While generally means targeted subsidies are a bad idea, there are specific cases where they make sense, and this is one of them.

Anyway, Britain doesn’t have bare produce shelves “because of Russia” it has bare produce shelves because energy companies gouged the customers they could gouge using Russia as an excuse and because the government refused to step in and ensure prices which allow the “free” market to work properly, because there is no free market and never has been, and it always requires intervention to keep it working.

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The Basis Of All Law


Open Thread


  1. Feral Finster

    European shelves will be stripped bare, Europeans will starve and freeze before European leaders dare stand up to their American master.

    In Britain. questioning Muh Special Relationship is a faux pas akin to interrupting a High Papal Mass and loudly demanding that the person who just farted please stand up and identify himself. It doesn’t matter that a little old lady thought she heard the sounding of the trumpet of an angel, an altar boy just passed out flat to the floor and a cardinal puked into his miter from the unholy all-conquering stink.

    You Just Don’t Do That. And Europeans are all about The Done Thing. It’s why they are so meek and easily managed.

  2. Ché Pasa

    Britain has done this and much more mischief to itself. My sympathy is not entirely boundless given Britain’s long history of emptying the shelves of other peoples elsewhere. It might help for Britain to let go of more of the legacy of imperial overreach and pillage. Let go of an educational system that reinforces classism and exploitation, arrogance and theft in other words. Let go of the pretense that Britain is or should be the example to follow. Let go of the notion that Britain need not be tied to the rest of Europe but can go it alone, forlorn on the periphery, led by cretins, forever consigned to impoverishment and empty shelves.

    There is another way, yes. May be too late now to reverse course — so many crises at once, don’t you know.

    But even so, there is another way. Will the Brits choose it?

  3. Eric Anderson

    But politicians bowing and scraping to their donors are left with only one tool: Boogie-Man Nationalism.

    Capitalism is not synonymous with Fascism. But it rhymes.

  4. anon y'mouse

    UK has at least twice as much population as they can support with food they grow themselves, if not worse.

    UK could be using relatively lower tech geothermal battery greenhouses instead of fossil fuel, and also not inculcating the idea that humans who live above the 50th latitude should be able to eat tomatoes and cucumbers in February. basically, leafy greens grow throughout winter.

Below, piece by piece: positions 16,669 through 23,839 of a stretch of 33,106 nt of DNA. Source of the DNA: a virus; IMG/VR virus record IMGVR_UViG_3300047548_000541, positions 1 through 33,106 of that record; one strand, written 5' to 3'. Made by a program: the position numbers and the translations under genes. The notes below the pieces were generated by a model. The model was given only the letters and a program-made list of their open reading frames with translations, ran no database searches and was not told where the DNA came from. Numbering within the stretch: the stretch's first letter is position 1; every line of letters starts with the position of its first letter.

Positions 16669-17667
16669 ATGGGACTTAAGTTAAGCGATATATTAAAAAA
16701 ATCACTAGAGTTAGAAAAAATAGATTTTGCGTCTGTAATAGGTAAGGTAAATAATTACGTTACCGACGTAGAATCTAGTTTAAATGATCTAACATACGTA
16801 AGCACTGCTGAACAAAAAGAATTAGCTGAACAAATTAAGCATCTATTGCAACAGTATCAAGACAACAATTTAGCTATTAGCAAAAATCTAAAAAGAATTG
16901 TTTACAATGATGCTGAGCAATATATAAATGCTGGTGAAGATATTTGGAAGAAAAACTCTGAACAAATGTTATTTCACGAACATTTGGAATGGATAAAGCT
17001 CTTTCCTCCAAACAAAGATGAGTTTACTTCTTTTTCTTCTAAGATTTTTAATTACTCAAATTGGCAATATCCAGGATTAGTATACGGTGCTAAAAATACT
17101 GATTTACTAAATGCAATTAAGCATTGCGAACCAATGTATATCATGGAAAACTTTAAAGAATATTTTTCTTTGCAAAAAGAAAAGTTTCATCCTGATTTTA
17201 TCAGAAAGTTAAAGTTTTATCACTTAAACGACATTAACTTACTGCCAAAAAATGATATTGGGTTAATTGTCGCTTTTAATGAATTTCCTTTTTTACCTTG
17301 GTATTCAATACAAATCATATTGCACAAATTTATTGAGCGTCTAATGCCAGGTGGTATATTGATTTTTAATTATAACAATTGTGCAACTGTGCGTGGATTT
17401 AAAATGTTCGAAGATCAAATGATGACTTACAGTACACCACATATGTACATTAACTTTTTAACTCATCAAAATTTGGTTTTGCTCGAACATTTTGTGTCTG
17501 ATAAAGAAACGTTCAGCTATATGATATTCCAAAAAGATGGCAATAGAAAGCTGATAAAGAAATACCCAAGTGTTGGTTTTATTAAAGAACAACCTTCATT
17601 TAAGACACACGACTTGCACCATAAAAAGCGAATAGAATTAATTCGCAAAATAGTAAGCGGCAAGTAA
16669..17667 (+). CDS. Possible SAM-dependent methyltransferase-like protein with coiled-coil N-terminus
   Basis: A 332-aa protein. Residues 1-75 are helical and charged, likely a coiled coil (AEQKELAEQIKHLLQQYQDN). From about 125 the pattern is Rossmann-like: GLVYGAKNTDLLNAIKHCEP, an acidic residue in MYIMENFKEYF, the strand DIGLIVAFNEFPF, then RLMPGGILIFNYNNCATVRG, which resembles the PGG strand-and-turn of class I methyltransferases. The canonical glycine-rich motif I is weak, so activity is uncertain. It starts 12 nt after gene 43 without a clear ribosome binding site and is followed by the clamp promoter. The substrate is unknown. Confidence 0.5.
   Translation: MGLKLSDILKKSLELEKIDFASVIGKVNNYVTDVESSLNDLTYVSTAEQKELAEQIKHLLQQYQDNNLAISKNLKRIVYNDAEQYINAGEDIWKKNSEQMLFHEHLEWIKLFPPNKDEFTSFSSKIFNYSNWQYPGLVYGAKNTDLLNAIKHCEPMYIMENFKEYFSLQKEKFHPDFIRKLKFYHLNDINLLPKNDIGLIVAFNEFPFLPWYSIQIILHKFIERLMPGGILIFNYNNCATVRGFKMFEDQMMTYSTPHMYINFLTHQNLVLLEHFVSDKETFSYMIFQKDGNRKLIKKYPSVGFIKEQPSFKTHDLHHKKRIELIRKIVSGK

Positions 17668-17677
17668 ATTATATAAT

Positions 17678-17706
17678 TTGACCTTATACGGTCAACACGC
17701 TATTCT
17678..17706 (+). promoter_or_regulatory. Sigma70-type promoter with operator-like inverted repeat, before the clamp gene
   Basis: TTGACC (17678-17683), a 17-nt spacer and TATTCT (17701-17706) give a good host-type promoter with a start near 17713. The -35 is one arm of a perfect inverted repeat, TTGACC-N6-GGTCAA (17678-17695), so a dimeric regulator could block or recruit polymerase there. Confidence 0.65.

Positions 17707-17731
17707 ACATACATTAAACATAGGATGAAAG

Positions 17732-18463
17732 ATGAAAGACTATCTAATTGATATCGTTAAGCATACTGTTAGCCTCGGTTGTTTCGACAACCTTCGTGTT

promoting a “mediterranean” lifestyle in a non mediterranean climate, and promoting too much population to live in a place that doesn’t grow enough food to feed everyone seems much more responsible than Brexit, at least when it comes to foodstuffs. heating greenhouses to grow food in winter rather than letting the plants (mostly) take care of themselves while heating the people so they can live through winter is another one of those diminishing returns boondoggles that humans seem to love falling into because “technology”, always forgetting that energy and materials are needed to make technology possible.

  5. Willy

    That’s why I support public options. When big pharma monopolizes insulin to where they can price gouge so obscenely that Newsom threatens a public option, Eli Lilly cuts prices. Amazing how that works.

    As for Russia, the travel, culture and lifestyle influencers I see Youtubeing from there sure seem able to live with much less than their western counterparts do. Maybe NATO should’ve factored that into their sanction plans.

  6. different clue

    If there are any British with a sense of humor, this might be a fine time for them to make thousands or millions of little signs to put on or in every empty shelf. The signs would say things like . . . ” UKIP Memorial empty shelf” . . . ” Nigel Farage Memorial empty shelf” . . . etc.

    If/when entire stores go empty or close down for lack of anything to sell, people could put up plaques and markers saying things like ” Nigel Farage Memorial empty store” . . . ” Nigel Farage Monument” . . . etc.

  7. different clue

    @Feral Finster,